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I think the ease with which you can maintain distance when golfing is more theoretical than practical. If you're playing in a foursome and on the course for four hours or more, how easy do you think it will be to stay at least 6 feet away from everyone in the group at all times, with no exceptions? I think that would be a lot harder than you think - that requires a heck of a lot of concentration, and probably a lot more than most people would be willing to devote to it. Maybe - maybe - in a twosome you might be able to keep your distance, but you'd still have to make a special effort over a long period of time to do so.
This is true, but probably less contact than many of the parks, linear parks, hiking trails, grocery stores, gas stations etc that people are permitted to use where I live. In my case, I'm only golfing with my housemates so far, so no increased risk for us by being close together a few times on the course.
 

Phragle

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Jan 1, 2009
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Golf courses in MA officially closed through April 7th.

Not sure I agree with outdoor sports where people are in close contact but not exactly worth the fight right now.

If my club doesn't start waiving the monthly dining minimum soon I may write that aggressive letter I've been stewing over for years.
Get those driving shoes on :)

My course finally shut down officially today. I was the last group to play any holes yesterday and we will be shut down until April 10 (for now).

The thing that really bothers me is that they are allowed to still do food take-out. How does that make any sense? You can't have people walking the course, but you can have people preparing food and interacting with customers??
I know people that would starve to death without take out
 

jercra

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Jul 31, 2006
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I think the ease with which you can maintain distance when golfing is more theoretical than practical. If you're playing in a foursome and on the course for four hours or more, how easy do you think it will be to stay at least 6 feet away from everyone in the group at all times, with no exceptions? I think that would be a lot harder than you think - that requires a heck of a lot of concentration, and probably a lot more than most people would be willing to devote to it. Maybe - maybe - in a twosome you might be able to keep your distance, but you'd still have to make a special effort over a long period of time to do so.
It's not theoretical. I played Sunday, Tuesday and Yesterday. It was really pretty easy. Everyone is conscious of it so it's not like you have to guard against people who don't know to keep their distance. It's actually damn near impossible walking around the park near my neighborhood since the paths aren't 12' wide. It's also highly, highly unlikely that you'd catch anything by just walking past someone for a few seconds so even were to cross paths within 3' of each other for a second or two, you're probably still safer than walking in a park.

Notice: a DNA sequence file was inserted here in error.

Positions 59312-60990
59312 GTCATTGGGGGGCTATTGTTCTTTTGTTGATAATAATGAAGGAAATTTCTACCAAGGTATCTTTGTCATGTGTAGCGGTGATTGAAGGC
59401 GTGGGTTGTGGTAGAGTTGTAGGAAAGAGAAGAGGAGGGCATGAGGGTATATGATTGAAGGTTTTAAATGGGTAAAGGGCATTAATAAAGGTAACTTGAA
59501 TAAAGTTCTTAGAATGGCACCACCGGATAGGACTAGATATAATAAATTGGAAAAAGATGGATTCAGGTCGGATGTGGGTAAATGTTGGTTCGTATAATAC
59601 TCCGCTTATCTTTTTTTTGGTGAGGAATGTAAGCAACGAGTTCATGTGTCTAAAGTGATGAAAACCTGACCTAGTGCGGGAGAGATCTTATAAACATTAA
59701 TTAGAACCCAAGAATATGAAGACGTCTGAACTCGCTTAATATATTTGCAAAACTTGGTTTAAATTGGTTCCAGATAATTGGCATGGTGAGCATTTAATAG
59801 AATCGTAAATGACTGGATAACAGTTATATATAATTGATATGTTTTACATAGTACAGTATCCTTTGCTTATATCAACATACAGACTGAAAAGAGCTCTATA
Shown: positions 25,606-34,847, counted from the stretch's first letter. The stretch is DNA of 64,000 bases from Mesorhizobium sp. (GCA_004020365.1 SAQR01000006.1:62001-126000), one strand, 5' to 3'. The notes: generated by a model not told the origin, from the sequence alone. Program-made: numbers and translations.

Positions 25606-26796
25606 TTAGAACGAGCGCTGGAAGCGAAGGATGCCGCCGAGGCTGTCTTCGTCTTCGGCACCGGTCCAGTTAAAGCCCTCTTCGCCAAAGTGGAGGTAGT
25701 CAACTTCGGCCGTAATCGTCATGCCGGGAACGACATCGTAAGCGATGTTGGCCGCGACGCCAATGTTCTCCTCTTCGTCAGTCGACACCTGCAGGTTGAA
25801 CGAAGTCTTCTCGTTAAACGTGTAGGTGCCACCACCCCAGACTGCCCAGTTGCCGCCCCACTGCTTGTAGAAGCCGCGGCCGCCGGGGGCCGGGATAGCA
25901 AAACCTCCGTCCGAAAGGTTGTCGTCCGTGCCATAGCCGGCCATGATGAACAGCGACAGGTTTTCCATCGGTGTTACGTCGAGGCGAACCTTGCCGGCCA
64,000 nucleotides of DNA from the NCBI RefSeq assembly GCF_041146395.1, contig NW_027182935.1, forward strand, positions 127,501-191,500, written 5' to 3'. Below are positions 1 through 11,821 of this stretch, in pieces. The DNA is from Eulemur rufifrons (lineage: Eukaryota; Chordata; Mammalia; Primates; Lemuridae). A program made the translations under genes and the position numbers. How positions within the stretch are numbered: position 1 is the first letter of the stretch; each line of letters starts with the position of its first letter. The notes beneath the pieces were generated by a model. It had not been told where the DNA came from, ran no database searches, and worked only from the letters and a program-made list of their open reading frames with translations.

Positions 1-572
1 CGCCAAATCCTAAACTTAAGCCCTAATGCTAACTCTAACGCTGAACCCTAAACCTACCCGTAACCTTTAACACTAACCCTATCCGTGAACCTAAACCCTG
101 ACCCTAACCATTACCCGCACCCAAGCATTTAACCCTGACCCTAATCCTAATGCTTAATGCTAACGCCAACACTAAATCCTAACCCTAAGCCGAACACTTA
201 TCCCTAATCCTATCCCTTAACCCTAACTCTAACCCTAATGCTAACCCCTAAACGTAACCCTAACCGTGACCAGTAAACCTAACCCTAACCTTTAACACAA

cshea

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Nov 15, 2006
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Yeah, it doesn't seem all that difficult to me with everyone being conscious about it. I guess you can get grouped up on tee boxes and greens, but at least in my experience people aren't typically huddled around in a circle for long period of time. Not touching the flagstick seems to help distancing on the green. 6 feet isn't a crazy distance to stay apart, and I'd venture that for the bulk of a round under normal circumstances players spend the vast majority of the time more than 6 feet away from anyone else (talking a regular amateur round with no caddies). Eliminate shared carts, remove the bunker rakes, ball washers and don't have anyone touch the flag stick and I think it'd be about the same as going for a walk. Have to be careful about doing things like picking up a wedge from the last guy putting out but other than that I think it is very doable. I don't know why someone can't play golf but could instead huddle around a takeout window at a grill or bar. Seems golf is far safer than that.
 

thestardawg

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Jul 30, 2005
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Courses are allowed to have maintenance crew keeping up the course, and I'm hearing that some private courses are letting members walk on and still play under the honor system with no transactions/pro shop interaction. Interesting approach if so. This includes a course nearby where a good buddy of mine is a member too. Gonna try to get out there for a round, unless they've changed course since I talked to him last night.

I mentioned this earlier but I played Sterling CC last weekend as a prospective member, got a chance to check out the track. Interesting layout, seemed really nice, but not a track I'd want to play all the time. Had a very Shaker Hills vibe, it was somewhere I'd love to play as a guest but not be my home course. The facilities are all brand new and gorgeous though, and if I lived a little closer I'd certainly consider it.